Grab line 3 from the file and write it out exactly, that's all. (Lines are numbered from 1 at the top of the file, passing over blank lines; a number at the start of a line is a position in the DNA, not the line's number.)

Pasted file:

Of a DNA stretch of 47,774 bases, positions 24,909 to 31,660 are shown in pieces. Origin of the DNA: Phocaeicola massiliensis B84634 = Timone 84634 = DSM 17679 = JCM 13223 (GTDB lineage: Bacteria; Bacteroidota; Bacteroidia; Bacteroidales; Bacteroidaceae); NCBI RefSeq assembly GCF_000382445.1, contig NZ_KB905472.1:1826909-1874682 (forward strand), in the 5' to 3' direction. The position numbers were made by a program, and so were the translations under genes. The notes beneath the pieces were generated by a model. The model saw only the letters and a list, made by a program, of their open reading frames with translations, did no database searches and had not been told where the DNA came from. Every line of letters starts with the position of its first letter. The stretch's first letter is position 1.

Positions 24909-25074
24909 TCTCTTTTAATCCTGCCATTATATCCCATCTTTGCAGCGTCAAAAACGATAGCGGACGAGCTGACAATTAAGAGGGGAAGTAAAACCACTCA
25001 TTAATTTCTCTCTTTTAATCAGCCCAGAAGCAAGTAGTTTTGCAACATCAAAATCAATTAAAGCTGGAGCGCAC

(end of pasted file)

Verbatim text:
24909 TCTCTTTTAATCCTGCCATTATATCCCATCTTTGCAGCGTCAAAAACGATAGCGGACGAGCTGACAATTAAGAGGGGAAGTAAAACCACTCA